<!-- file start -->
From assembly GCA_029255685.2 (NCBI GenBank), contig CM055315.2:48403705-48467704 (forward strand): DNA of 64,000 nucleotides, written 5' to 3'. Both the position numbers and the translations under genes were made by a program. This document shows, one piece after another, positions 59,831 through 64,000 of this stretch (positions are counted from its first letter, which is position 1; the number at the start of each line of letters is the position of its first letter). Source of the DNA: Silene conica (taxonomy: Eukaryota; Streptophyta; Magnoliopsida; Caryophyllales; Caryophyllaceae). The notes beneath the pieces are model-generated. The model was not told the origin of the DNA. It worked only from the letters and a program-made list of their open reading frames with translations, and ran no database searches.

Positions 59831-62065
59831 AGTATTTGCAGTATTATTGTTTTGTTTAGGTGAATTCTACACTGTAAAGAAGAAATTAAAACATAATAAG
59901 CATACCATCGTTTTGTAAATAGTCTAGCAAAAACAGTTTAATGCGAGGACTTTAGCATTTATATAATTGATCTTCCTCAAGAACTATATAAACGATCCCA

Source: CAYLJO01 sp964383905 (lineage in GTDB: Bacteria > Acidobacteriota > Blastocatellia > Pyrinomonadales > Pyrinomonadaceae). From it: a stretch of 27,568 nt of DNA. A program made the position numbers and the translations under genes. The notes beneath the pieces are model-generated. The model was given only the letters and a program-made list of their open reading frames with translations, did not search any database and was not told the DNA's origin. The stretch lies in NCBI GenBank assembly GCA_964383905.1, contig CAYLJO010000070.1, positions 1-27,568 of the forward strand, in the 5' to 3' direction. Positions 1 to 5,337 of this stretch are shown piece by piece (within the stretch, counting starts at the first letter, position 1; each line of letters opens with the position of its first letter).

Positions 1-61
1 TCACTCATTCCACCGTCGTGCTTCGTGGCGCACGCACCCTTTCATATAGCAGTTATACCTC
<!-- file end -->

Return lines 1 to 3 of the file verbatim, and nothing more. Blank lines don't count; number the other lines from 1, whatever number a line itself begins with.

From assembly GCA_029255685.2 (NCBI GenBank), contig CM055315.2:48403705-48467704 (forward strand): DNA of 64,000 nucleotides, written 5' to 3'. Both the position numbers and the translations under genes were made by a program. This document shows, one piece after another, positions 59,831 through 64,000 of this stretch (positions are counted from its first letter, which is position 1; the number at the start of each line of letters is the position of its first letter). Source of the DNA: Silene conica (taxonomy: Eukaryota; Streptophyta; Magnoliopsida; Caryophyllales; Caryophyllaceae). The notes beneath the pieces are model-generated. The model was not told the origin of the DNA. It worked only from the letters and a program-made list of their open reading frames with translations, and ran no database searches.

Positions 59831-62065
59831 AGTATTTGCAGTATTATTGTTTTGTTTAGGTGAATTCTACACTGTAAAGAAGAAATTAAAACATAATAAG